He has been funny enough for “The Bob and Tom Show” and clean enough for the nation’s churches.

Mirthful musician Tim Hawkins, who spoofs everything from classic rock to classic faith, brings a mix of standup and songs to two shows March 6 at The Ridge church in Columbus. Only about 200 of 1,500 total tickets remain, and one show is sold out.

He sings of the joy of yoga pants, turns a colonoscopy into a spirited folk jig, and aims his guitar at nearly any topic you could imagine, from the stupidity of nursery rhymes to the alleged smartness of getting up to check on sounds at night.

And though his YouTube videos have been seen 300 million times and he sells out 110 shows a year, forget thinking he courts fame.

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“Why would anyone want to be famous?” he has said at shows. “I have enough trouble dealing with people I know.”

Ron Bridgewater, pastor of East Columbus Christian Church and a well-known local gospel singer, just performed Hawkins’ “Things You Don’t Say to Your Wife” at the church’s Valentine banquet. The minister also said he enjoys Hawkins’ spoof of Carrie Underwood’s “Jesus, Take the Wheel” with “Cletus, Take the Reel.”

“He’s either very, very clever or insane,” said Bridgewater, who can’t make the concert because he is slated to preach at his own church’s Sunday evening service that day.

But Bridgewater has seen Hawkins live five other times, once escorting a group from his church, and owns every Hawkins DVD. Amid the laughter, he said listeners and viewers will notice one amazing element of the performer polished enough to be sponsored by McPherson Guitars.

“I think many people don’t understand what a gifted musician he is,” Bridgewater said. “He is funny, but also a wickedly talented guitar player.”

James Young, worship leader at The Ridge, can appreciate such. But Young also mentioned that even his youngest son at age 5 appreciates Hawkins’ humor — or at least the artist’s stage antics.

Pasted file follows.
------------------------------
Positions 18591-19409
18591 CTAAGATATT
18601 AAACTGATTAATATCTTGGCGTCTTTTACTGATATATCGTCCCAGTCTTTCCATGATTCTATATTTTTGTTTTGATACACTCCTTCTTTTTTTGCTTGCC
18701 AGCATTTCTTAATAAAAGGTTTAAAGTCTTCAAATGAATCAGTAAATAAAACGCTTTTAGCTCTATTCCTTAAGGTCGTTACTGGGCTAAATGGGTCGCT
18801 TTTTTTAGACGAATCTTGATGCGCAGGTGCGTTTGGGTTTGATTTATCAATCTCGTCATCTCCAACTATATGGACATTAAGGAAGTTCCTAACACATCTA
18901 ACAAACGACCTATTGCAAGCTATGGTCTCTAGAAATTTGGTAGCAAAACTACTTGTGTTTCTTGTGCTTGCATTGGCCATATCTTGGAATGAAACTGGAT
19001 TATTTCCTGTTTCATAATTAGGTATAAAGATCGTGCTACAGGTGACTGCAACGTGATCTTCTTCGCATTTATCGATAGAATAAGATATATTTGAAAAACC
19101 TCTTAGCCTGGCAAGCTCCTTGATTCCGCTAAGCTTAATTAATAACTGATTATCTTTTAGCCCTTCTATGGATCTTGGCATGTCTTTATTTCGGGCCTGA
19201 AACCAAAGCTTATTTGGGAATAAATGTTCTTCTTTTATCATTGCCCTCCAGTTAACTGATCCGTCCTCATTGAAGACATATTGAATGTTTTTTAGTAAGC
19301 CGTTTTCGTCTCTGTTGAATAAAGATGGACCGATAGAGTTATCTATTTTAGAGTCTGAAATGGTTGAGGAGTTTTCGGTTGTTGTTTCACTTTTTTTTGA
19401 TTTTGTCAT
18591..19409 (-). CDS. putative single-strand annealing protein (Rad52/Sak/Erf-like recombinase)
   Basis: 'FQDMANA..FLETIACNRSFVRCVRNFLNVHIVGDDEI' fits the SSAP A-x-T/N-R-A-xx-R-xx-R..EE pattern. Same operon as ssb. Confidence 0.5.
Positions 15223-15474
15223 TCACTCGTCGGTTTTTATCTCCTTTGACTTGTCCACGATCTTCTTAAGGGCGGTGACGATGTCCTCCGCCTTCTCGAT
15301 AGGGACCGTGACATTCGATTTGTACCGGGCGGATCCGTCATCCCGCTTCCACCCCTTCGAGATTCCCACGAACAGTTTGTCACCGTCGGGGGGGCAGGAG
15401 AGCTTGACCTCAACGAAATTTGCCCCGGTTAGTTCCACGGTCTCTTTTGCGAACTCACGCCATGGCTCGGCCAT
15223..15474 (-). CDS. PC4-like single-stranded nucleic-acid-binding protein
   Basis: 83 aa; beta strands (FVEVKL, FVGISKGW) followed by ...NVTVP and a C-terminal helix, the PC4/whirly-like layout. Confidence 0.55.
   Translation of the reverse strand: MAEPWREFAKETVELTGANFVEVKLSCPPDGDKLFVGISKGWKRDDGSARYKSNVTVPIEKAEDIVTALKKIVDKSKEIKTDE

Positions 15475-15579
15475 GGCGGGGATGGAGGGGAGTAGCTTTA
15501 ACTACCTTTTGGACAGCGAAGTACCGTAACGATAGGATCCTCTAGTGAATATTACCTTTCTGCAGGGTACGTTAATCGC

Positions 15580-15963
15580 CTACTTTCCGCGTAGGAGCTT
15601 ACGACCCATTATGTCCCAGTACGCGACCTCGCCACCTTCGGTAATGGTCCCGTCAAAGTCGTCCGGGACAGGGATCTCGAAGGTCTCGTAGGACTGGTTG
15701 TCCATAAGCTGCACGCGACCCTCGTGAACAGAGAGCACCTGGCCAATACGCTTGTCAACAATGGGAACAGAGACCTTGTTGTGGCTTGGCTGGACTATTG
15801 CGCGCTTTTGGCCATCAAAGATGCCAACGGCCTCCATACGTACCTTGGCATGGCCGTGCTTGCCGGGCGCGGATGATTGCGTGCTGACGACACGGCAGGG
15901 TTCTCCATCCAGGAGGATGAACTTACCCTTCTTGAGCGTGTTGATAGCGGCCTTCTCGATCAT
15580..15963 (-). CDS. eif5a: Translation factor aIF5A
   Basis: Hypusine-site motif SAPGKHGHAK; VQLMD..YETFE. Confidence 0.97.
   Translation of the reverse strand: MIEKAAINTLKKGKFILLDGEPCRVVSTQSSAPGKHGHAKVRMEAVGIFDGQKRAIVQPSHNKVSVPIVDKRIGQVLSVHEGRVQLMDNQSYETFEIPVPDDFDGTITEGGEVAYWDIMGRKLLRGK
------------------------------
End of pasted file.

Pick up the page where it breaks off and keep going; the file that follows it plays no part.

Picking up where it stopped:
“My son doesn’t understand all the funny things about what it means to wear yoga pants, but when Tim sings that song, he uses a lot of body language, and my son thinks it’s hilarious,” Young said.

The local worship musician once sang Hawkins’ restaurant love tune, “Chick-fil-A,” set to the tune of Paul McCartney’s “Yesterday,” at a Ridge youth group gathering.

“In our world, we’re trying to reach out to people, some of whom have little or no church experience,” Young said. “We want people to be able to say, ‘Man, I didn’t know you could have such fun at church.”

And with Hawkins, concertgoers need not understand churchy references to laugh, since much of the comic’s material reflects mainstream music and life.

For example, one popular segment of Hawkins’ shows includes the suggestions that senior-aged rock stars change some of their better-known songs to reflect their current life.

He says the Village People’s “Y.M.C.A.” should become “AARP.” He delves into a bluesy Eric Clapton voice, altering “Cocaine” to “Rogaine.” He convincingly mimics Neil Diamond, composer of the pop tune, “Hello Again,” crooning “Jello Again.”

And he also takes a turn at changing up the lyrics of such legends as the Eagles and The Who, too — and draws substantial laughter in more than one video clip of such parodies.

His take on Kansas’ classic “Dust in the Wind” might be his funniest, juvenile piece, turning the tune into a who-done-it of a different wind.

Tim Dooley, a guitarist and worship musician at The Crossing in Columbus, remembers after a friend familiarized him with Hawkins that his small group spent an evening watching Hawkins’ videos “and laughing our heads off.” His favorite: the singer’s take on “101 Christian cuss words.”

Dooley, like Bridgewater, notes Hawkins’ talent as a guitarist, comparing his skills to other comics such as Heywood Banks.

“He definitely can play his instrument,” Dooley said.

Aiming for the funnybone

Who: Comic singer Tim Hawkins performing two separate concerts.

When: 4 and 7 p.m. March 6. The 7 p.m. show is sold out.

Where: The Ridge church, 2800 Bonnell Road, Columbus.

Tickets: $25 and $45, available at theridge.org.

Information: 812-376-8455 or theridge.org.

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Brian Blair is a reporter for The Republic. He can be reached at bblair@therepublic.com or 812-379-5672.